Storms move east toward Alabama

2016-03-11 22:23
Neighbours help out a stranded man at his flooded US home in Osage City. (The Jefferson City News-Tribune, Kristopher Wilson, AP)

Neighbours help out a stranded man at his flooded US home in Osage City. (The Jefferson City News-Tribune, Kristopher Wilson, AP)

Multimedia   ·   User Galleries   ·   News in Pictures Send us your pictures  ·  Send us your stories

Bossier City - Floodwaters are rising on the Alabama coast as torrential rains move in from Louisiana.

Police said water was beginning to cover roads on the west tip of Dauphin Island, a narrow, 25km-long barrier island dotted with beach homes built on stilts. Main roads were still passable around midday on Friday but may not be for long, police said.

Flooding also is occurring around a historic brick fort that was used to guard the mouth of Mobile Bay during the Civil War, police said, and waves were bashing into the rocky bed of the causeway that connects the island with the mainland. The island's 1 300 residents could be temporarily cut off if bay waters get too high.

The National Weather Service predicted nearly 150mm of rain could fall by early Sunday along the Alabama coast. Forecasters issued a flood warning for the region, and the weather service warned boaters to stay inshore because of gale-force winds blowing to about 50km/h.

Storms that have swamped Louisiana with torrential rain are moving eastward toward Alabama, with weather officials saying flooding is possible around Mobile Bay and warning that spring breakers need to be careful in the roiling Gulf of Mexico.

The National Weather Service predicted on Friday that nearly 150mm of rain could fall by early Sunday around Mobile, Alabama, where downtown streets often flood during tropical deluges. Water already was rising in the fishing communities and boatyards south of the city.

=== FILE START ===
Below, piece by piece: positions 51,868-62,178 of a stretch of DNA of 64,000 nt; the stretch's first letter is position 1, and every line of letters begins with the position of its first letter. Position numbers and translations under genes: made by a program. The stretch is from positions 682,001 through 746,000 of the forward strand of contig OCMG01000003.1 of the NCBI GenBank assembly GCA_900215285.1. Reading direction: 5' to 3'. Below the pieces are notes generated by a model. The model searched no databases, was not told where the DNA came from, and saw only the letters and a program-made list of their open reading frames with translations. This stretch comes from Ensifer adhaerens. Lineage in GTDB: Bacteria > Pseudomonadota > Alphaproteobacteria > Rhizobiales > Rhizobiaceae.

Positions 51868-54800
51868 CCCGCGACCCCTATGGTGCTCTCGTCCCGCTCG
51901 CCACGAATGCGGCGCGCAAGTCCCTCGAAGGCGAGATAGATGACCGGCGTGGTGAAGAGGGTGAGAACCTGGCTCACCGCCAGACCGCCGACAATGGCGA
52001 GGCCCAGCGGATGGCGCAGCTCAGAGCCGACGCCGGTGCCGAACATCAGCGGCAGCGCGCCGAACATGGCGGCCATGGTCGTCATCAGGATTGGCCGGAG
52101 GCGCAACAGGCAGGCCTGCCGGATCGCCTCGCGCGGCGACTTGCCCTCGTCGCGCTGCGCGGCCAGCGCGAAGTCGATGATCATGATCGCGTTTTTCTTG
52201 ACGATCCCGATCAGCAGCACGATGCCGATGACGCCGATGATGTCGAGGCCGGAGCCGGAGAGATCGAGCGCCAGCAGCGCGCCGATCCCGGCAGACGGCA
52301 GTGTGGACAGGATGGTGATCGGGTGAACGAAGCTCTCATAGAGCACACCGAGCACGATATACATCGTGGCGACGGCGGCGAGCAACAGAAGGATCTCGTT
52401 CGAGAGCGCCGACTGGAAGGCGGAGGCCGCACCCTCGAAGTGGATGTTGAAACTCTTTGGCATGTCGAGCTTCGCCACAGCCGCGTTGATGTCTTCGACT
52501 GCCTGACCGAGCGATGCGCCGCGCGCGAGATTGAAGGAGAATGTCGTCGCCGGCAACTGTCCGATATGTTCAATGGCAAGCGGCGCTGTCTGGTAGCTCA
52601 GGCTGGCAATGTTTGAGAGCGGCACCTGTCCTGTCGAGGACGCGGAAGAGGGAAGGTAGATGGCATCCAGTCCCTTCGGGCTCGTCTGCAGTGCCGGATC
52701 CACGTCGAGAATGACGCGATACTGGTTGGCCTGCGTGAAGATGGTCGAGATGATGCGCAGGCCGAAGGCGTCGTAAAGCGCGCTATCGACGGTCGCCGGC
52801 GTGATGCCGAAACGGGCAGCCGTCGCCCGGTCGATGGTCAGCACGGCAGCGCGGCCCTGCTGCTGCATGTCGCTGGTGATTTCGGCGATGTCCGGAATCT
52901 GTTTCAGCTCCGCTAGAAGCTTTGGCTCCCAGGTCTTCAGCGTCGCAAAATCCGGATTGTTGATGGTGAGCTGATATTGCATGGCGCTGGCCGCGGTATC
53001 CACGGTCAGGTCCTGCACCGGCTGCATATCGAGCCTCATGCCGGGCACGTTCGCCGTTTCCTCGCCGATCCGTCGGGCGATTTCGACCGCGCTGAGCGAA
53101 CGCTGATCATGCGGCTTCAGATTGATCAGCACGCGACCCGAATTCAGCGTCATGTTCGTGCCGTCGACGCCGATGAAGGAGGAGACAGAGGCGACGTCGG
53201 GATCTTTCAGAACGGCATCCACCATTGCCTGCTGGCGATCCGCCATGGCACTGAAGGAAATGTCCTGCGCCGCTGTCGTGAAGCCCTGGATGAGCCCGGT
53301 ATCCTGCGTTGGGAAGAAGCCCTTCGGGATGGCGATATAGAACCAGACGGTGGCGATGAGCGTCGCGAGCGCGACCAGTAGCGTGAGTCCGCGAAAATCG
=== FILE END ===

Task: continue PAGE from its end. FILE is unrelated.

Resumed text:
Across Mobile Bay in the coastal tourist towns of Gulf Shores and Orange Beach, thousands of college students have converged for spring break. There, forecasters warned of potentially deadly surf conditions.

Forecasters posted a warning for rip currents, which can quickly pull swimmers out to deep water, and said waves could reach 2m in height.


Read more on:    us  |  weather

Join the conversation!

24.com encourages commentary submitted via MyNews24. Contributions of 200 words or more will be considered for publication.

We reserve editorial discretion to decide what will be published.
Read our comments policy for guidelines on contributions.
NEXT ON NEWS24X

Inside News24

 
/News

Book flights

Compare, Book, Fly

Traffic Alerts
There are new stories on the homepage. Click here to see them.
 
English
Afrikaans
isiZulu

Hello 

Create Profile

Creating your profile will enable you to submit photos and stories to get published on News24.


Please provide a username for your profile page:

This username must be unique, cannot be edited and will be used in the URL to your profile page across the entire 24.com network.

Settings

Location Settings

News24 allows you to edit the display of certain components based on a location. If you wish to personalise the page based on your preferences, please select a location for each component and click "Submit" in order for the changes to take affect.




Facebook Sign-In

Hi News addict,

Join the News24 Community to be involved in breaking the news.

Log in with Facebook to comment and personalise news, weather and listings.